Comparing Your Success to Spouse

Comparing Your Success to Your Spouse
Comparison is the thief of Joy. Even if you’re comparing yourself to your spouse.

Comparing Your Success to Spouse

Success happens to everyone who works hard for it at different rates. You can have two people shoot for the same goals but their work ethic, personality, and other responsibilities can determine when each person will receive their success. Because everyone works for their success differently it’s not fair to compare your success to someone else’s. We most likely don’t know what they had to do to reach their level. Understandably, your spouse and you share a lot of time and life together. Yet that doesn’t mean that you and your spouse should compare each other’s successes. As much as you are each one, you are two different people. Don’t compare your success to your spouse.

You’re a team- don’t compare yourself to your spouse

When your partner wins, you win.

By that, I mean that any achievement either of you has is an achievement for both of you. Any person they meet and network with is another opportunity for you to not only meet the same people but learn from them. Instead of looking at what they have done and comparing your results to theirs why not encourage them to keep going instead?

It’s always better to give your spouse applause than to let jealousy and comparison enter your relationship. Before you say anything you’ll regret, control your mind and let out positive vibes. When you compare yourself to your spouse you can get feelings of inferiority.

Your story is different than your spouse’s

If your partner is more successful than you, in your eyes,  you may feel as if you have gotten the short end of the stick.

Keep in mind that you can’t compare your success to your spouse. You are 2 different people and there are way too many variables as to why your partner is more ‘successful’ than you. Anyone who works and hones their craft will always receive recognition and awards for their practice. Depending on trends and your environment certain crafts may peak first than others. Like I stated earlier, success happens at a different pace for everyone.

I’ll share an example out of my personal life where my husband wants to be an entertainer. I want to run a non-profit in the future. I have set the groundwork for my business and I chose to begin with blogging as a means for my audience to get to know me and my purpose on a personal level.

My husband attends auditions, rehearsals, and different entertainment events to showcase and show off his dance, and acting talent. My goal is to not only share myself but create a large business and hire many people to work alongside my mission. Our stories will be different because we have different ideas and aims. Comparing my success to my spouse or their success to mine wouldn’t be logical. We simply are in different fields.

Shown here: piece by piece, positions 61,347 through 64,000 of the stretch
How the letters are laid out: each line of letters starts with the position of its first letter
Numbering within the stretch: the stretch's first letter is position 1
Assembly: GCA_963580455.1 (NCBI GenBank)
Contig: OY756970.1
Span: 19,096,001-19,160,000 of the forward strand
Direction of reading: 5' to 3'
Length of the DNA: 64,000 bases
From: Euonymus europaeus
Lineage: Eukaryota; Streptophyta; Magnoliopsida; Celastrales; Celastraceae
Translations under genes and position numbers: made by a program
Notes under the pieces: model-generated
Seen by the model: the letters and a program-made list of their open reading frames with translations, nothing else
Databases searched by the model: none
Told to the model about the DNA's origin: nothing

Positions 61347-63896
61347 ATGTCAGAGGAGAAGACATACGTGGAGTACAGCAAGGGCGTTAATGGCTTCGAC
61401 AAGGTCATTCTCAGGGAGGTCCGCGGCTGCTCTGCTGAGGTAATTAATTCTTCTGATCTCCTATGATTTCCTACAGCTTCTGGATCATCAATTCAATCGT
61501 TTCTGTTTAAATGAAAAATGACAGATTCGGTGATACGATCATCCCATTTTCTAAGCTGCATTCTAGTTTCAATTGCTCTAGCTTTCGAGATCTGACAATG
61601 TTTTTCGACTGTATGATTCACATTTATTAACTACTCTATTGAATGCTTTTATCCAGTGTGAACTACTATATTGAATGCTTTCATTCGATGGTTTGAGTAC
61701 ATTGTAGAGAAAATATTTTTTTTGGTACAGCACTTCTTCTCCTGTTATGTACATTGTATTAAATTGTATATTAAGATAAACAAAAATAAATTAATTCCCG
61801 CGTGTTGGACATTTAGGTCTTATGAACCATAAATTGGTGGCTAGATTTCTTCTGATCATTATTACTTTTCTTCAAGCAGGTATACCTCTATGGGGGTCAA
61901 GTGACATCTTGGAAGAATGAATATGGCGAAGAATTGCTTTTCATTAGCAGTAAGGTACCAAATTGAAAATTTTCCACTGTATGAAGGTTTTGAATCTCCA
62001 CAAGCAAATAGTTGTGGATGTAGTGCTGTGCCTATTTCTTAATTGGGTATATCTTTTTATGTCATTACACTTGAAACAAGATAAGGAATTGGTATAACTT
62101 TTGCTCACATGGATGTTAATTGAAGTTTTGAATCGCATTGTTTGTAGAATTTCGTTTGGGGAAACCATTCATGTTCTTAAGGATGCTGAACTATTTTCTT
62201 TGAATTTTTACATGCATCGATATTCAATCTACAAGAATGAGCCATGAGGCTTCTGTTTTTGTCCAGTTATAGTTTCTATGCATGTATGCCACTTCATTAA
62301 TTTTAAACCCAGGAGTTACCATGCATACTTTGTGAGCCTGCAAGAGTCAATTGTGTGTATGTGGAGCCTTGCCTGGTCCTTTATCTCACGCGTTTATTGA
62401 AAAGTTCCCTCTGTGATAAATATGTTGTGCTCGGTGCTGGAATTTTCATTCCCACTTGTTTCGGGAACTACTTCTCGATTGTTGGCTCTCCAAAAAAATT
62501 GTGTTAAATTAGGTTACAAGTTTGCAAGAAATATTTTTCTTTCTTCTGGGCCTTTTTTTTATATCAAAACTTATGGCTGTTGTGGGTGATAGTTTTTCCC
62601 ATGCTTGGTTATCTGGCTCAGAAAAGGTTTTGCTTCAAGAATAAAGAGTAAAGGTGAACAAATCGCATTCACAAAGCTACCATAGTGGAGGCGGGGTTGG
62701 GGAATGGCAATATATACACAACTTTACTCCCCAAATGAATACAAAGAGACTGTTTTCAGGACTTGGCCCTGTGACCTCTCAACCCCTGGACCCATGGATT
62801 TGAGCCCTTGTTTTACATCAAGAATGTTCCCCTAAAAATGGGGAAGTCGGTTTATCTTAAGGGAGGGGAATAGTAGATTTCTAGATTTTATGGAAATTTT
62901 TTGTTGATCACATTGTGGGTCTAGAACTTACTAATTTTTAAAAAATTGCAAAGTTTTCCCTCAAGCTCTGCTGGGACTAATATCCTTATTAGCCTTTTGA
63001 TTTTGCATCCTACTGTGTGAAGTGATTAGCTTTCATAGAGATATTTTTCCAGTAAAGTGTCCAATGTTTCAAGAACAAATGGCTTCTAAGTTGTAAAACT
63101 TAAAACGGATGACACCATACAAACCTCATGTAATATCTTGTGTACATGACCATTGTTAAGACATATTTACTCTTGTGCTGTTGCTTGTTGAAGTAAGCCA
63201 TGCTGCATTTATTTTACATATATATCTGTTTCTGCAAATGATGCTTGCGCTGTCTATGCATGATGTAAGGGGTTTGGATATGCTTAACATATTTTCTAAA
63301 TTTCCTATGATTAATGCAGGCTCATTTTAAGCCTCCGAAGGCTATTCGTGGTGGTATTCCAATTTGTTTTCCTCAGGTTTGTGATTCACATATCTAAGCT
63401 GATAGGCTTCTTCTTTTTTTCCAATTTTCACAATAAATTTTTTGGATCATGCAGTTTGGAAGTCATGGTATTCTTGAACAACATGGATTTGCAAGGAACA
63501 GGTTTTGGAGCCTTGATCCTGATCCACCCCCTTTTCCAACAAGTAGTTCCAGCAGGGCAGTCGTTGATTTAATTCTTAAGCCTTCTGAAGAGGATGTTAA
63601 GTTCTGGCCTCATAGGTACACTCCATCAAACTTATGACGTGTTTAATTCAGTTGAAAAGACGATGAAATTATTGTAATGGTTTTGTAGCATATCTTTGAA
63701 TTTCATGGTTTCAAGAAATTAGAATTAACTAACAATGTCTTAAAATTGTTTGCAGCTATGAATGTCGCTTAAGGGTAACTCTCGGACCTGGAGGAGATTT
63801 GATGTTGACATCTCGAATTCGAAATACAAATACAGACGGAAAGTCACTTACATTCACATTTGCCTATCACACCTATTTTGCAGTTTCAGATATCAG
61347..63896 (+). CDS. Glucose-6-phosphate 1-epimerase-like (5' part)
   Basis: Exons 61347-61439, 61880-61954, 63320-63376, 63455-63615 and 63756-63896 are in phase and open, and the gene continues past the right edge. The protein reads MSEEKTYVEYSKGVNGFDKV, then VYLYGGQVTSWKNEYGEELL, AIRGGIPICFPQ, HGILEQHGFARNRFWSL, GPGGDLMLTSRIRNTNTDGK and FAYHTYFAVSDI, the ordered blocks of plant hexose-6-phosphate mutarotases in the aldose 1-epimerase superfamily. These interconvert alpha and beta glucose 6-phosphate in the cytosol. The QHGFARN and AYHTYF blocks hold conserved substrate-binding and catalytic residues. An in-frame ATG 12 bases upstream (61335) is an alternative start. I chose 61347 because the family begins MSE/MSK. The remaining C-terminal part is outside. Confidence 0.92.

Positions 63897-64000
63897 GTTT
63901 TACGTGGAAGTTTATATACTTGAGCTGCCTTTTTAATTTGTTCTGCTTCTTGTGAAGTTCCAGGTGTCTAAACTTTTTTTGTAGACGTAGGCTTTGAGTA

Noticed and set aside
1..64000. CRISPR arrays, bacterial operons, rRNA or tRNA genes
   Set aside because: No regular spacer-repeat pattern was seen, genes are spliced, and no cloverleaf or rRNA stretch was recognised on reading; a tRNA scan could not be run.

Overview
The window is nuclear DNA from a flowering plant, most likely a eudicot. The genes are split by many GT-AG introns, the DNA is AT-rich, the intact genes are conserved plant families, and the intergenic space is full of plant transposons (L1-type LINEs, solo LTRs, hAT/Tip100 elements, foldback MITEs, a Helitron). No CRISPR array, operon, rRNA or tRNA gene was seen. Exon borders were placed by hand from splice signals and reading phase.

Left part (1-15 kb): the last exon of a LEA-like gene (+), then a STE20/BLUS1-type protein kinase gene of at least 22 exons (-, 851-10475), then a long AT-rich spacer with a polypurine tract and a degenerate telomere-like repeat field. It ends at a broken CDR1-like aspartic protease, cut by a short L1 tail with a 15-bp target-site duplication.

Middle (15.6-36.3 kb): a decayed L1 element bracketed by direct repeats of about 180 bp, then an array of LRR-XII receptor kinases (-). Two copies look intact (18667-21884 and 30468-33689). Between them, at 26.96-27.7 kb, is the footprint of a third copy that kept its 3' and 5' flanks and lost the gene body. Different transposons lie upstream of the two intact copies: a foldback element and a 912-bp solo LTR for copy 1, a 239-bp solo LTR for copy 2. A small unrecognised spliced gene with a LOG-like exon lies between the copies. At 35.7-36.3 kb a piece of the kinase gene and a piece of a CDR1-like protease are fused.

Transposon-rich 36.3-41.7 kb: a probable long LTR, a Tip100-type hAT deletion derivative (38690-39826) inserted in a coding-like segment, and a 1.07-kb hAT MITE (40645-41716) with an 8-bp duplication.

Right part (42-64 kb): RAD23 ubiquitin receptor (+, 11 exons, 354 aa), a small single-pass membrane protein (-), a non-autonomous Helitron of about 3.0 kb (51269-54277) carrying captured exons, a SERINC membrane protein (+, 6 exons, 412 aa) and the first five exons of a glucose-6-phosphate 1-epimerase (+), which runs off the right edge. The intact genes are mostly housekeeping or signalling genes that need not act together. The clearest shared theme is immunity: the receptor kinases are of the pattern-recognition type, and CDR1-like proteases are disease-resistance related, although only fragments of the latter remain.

Why We Compare Our Success to Our Spouse

Although our goals are similar, we have goals in different fields. I can see myself attending government and professional events while my husband makes appearances to advertise movies and television shows. Currently, my husband creates more income than me and I can find myself feeling as if I’m not doing enough.

When I compare myself to my spouse it’s usually about finances, the people he’s met, and his social media accounts. Those numbers simply make me feel like I’m not doing enough. While these factors are visible to me every day I also can see the hard work he puts into his craft. He deserves any and every accolade he receives. But what I feel isn’t always what is true. I’m working just as hard but my success story will be different than his.

It’s okay to compare your success to other people and to learn from them. This includes your spouse. What is not okay is comparing your success to other people and then letting it get you down. This is one of my biggest challenges because sometimes I can feel as if I won’t be able to stand next to my husband and feel like I’m just as successful.

In reality, my time will come and his wins are my wins.

Be proud of your success and don’t compare your success to your spouse

This may be a selfish thing but I want my husband to be proud of the woman he’s married to. This makes sense to me, in other words, it’s as if I want to be known more than just being my husband’s wife but as someone who worked just as hard as him and was successful in my own thing.

The great thing about my husband is that he believes that I will be larger and more successful than he will ever be. That’s so encouraging to hear that from him. I’m glad that I can let out my feelings to him and feel great afterward. I hope that if at this point in your relationship that if you don’t feel like you can do this with your spouse yet that this article relieves you from feeling crazy and helps you feel more human.

In whatever you decide to do, keep doing it- you’ll always be rewarded for your hard work!

Your story is your own. For another outlook on comparison, check out this link.

For more stories like this check out:

Does Depression Come from Comparison?

Finding Peace in Chaos

Comparing Your Life to Others

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